The Problem With Following People (Including Yourself)

If you’ve been a Christian for any length of time, you’ve probably noticed people in the church don’t always act Christ-like. For many, the worst hurts they’ve suffered from another human being came from someone who called themselves “Christian.” Even if that’s not the case for you, I’m sure you’ve seen pettiness, hypocrisy, and other issues among God’s people.

Yet even though we know human beings aren’t perfect, there’s still a tendency to align ourselves with them. We’ve all known people who found a teacher they like so much they’ll follow him even if he contradicts the Bible. Maybe we’ve even been there ourselves, often without even realizing it. We might also have seen churches break into factions when leaders disagree over a point of doctrine, and then followed one of those leaders as the group splits apart.

When you go through something like that often enough, it’s easy to lose trust in other people. Maybe we stop relying on other Christians, or refuse to listen to the ministry, or become obsessively critical of others. We might decided we’re the only reliable authority on scripture and that it’s dangerous to listen to anyone else.

Wanting someone to follow as an authority, or rejecting others and their ideas to avoid getting hurt, are both natural human impulses. But that doesn’t make either of them a good thing. Whenever we trust a human being (including ourselves) more than God, we’re going to get into trouble. We need to find a balance that lets us live in unity with our brethren while following God first and foremost.

God Doesn’t Author Disunity

Problems with relying too much on human beings isn’t a just a 21st century issue for the church. It’s also something the apostle Paul dealt with in the first century church.

For it has been reported to me concerning you, my brothers, by those who are from Chloe’s household, that there are contentions among you. Now I mean this, that each one of you says, “I follow Paul,” “I follow Apollos,” “I follow Cephas,” and, “I follow Christ.” Is Christ divided? Was Paul crucified for you? Or were you baptized into the name of Paul? (1 Cor. 1:11-13, all quotes from WEB translation)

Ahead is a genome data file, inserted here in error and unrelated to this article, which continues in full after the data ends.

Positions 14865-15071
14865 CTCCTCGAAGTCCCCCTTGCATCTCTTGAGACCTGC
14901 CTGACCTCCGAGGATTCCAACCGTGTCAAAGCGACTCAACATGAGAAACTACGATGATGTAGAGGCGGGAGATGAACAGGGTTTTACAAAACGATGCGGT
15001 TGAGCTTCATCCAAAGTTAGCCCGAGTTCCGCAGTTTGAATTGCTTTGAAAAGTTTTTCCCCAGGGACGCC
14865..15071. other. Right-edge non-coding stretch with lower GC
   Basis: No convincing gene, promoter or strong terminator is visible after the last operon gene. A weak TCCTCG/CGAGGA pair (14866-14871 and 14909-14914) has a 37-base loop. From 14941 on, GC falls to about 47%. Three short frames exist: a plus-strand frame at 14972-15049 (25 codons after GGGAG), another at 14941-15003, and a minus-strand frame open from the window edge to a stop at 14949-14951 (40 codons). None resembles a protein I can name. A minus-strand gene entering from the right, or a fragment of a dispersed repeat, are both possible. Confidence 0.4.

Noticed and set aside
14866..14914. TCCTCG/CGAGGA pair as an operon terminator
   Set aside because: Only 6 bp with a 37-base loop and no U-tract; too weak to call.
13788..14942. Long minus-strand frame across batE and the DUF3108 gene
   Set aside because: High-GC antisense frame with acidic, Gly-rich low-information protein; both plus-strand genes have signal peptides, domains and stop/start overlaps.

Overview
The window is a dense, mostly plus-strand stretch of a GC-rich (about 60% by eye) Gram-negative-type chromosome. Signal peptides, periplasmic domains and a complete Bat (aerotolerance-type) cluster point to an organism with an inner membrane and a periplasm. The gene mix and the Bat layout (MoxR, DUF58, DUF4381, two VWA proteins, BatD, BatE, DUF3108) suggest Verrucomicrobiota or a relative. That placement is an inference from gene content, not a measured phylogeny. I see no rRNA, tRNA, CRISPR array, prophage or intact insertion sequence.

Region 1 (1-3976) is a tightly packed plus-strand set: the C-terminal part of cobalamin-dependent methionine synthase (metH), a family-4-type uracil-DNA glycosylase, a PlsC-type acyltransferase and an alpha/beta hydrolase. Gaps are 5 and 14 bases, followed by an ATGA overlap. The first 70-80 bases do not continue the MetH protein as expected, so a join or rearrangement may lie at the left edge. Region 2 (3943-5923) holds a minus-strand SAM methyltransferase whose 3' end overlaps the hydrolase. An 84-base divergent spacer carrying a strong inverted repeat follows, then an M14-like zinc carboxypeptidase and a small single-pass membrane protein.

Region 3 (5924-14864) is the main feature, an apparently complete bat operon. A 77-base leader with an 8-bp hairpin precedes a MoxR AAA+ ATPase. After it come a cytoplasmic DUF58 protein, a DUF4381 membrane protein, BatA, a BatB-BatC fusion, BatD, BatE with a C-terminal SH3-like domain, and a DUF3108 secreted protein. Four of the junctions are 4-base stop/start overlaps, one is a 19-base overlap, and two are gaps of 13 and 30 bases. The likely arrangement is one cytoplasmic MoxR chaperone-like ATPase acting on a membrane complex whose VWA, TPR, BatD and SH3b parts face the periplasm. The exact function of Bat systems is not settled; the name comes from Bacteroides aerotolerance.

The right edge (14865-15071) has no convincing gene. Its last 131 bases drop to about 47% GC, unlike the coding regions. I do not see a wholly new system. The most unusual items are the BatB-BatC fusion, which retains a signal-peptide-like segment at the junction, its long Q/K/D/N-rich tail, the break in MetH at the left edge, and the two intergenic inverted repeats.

We’re supposed to identify with Jesus Christ, and He is not splintered into factions. “For insofar as there is jealousy, strife, and factions among you, aren’t you fleshly, and don’t you walk in the ways of men?” (1 Cor. 3:3). God never authors confusion or disunity in His church. Whenever that is present, it comes from us.The Problem With Following People (Including Yourself) |

Heresies Show Who Is With God

A little later in this same letter, Paul tells the Corinthians “there must be factions among you, that those who are approved may be revealed among you” (1 Cor. 11:18). Heresies that arise in the church can serve a purpose — they show us who is and who is not acceptable before God.

If anyone teaches a different doctrine, and doesn’t consent to sound words, the words of our Lord Jesus Christ, and to the doctrine which is according to godliness, he is conceited, knowing nothing, but obsessed with arguments, disputes, and word battles, from which come envy, strife, insulting, evil suspicions, constant friction of people of corrupt minds and destitute of the truth, who suppose that godliness is a means of gain. Withdraw yourself from such. (1 Tim. 6:3-5)

When someone leaves off following sound doctrine and goes their own way, we’re not to follow them. We’re to withdraw from them. In another letter, Paul says to “reject” or “avoid” a factious, heretical person after a first and second admonition (Tit. 3:10). Of course, it goes without saying that we should also be careful not to become that type of person.

In order to do this, we have to be able to recognize when someone (including ourselves) is going against sound doctrine. That means studying the Bible for yourself and asking God to write His law in your heart. We need to internalize the truth before we can know to reject untruth.

Trusting God To Define Truth

As we study the word of God, we need to be on guard against coming up with our own version of “the gospel according to me.” Truth is what God says it is, not what we decide or what our favorite Bible scholar says. Here’s a quote I ran across this week that speaks to this issue: